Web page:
This report surveys the definitions of reserve services used in several countries and regions of Europe and the United States that have implemented competitive electricity markets. It also compares the technical specifications of these services. The systems considered are Great Britain, PJM, California, Spain, The Netherlands, Germany, France, Belgium as well as UCTE as a whole.
This paper investigates the potential for systematic errors in the Energy Information Administration’s (EIA) widely used Annual Energy Outlook, focusing on the near- to midterm projections of energy demand. Based on analysis of the EIA’s 22-year projection record, we find a fairly modest but persistent tendency to underestimate total energy demand by an average of 2 percent per year after controlling for projection errors in gross domestic product, oil prices, and heating/cooling degree days. For 14 individual fuels/consuming sectors routinely reported by the EIA, we observe a great deal of directional consistency in the errors over time, ranging up to 7 percent per year. Electric utility renewables, electric utility...
Categories: Publication; Types: Citation; Tags: EIA, bias, energy forecasting
Oil price shocks are thought to have played a prominent role in U.S. economic activity. In this paper, we employ Bayesian methods with a dynamic stochastic general equilibrium model of world economic activity to identify the various sources of oil price shocks and economic fluctuation and to assess their effects on U.S. economic activity. We find that changes in oil prices are best understood as endogenous. Oil price shocks in the 1970s and early 1980s and the 2000s reflect differing mixes of shifts in oil supply and demand, and differing sources of oil price shocks have differing effects on economic activity. We also find that U.S. output fluctuations owe mostly to domestic shocks, with productivity shocks contributing...
The timely development of the nation's energy production capacity in a manner that minimizes potential adverse local and regional impacts associated with energy facilities requires the use of sophisticated techniques for evaluation of siting alternatives and fuel cycle options. This report is a documentation of the computerized SITE methodology that has been developed for evaluating health, environmental, and socioeconomic impacts related to utilization of alternate sites for energy production within a region of interest. The cost, impact, and attribute vectors, which are generated and displayed on density maps, can be used in a multiparameter overlay process to identify preferable siting areas. The assessment of...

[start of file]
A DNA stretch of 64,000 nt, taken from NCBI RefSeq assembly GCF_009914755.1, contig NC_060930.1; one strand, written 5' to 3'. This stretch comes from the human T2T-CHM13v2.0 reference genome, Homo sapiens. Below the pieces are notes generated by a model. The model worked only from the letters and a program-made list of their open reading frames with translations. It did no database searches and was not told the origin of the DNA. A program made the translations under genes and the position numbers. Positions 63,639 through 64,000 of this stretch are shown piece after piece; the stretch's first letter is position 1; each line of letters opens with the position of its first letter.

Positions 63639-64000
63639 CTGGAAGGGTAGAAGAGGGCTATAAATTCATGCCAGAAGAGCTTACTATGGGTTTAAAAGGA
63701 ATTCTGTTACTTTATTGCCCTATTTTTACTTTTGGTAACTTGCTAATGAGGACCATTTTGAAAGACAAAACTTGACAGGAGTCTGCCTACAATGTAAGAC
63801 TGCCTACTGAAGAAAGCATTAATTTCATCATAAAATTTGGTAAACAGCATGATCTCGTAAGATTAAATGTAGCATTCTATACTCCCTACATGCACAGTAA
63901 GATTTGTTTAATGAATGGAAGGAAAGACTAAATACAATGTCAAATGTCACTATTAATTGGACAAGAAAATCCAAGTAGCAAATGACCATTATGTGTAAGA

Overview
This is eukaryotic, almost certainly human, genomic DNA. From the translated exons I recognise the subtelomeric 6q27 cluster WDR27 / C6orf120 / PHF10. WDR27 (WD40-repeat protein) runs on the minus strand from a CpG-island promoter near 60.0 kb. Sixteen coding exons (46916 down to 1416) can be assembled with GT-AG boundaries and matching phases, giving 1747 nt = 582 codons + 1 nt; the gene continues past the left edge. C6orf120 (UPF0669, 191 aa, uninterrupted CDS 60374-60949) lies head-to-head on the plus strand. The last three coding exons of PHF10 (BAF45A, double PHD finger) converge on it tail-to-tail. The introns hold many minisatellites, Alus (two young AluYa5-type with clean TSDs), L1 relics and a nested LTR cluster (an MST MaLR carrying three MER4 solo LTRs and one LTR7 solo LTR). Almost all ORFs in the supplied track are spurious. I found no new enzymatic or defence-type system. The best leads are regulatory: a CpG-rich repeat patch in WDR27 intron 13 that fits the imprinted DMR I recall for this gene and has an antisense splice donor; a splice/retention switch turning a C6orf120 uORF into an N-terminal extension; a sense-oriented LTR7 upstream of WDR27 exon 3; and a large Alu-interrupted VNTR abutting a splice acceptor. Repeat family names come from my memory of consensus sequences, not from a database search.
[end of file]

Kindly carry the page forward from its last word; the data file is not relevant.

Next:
We assess different policy options for reducing greenhouse gas emissions and promoting the development and diffusion of renewable energy technologies: (1) a carbon emissions price, (2) a generation subsidy for renewable energy, (3) a tax on fossil fuel generated energy, (4) a portfolio (market share) requirement for renewable energy sources, (5) a tradable performance standard for the emissions intensity of all generation, and (6) a subsidy for R&D investment in renewable energy technology. We evaluate the relative performance of the different policies according to different potential goals: emissions reduction, renewable energy production, R&D, and welfare. We also assess how the nature of technological progress—whether...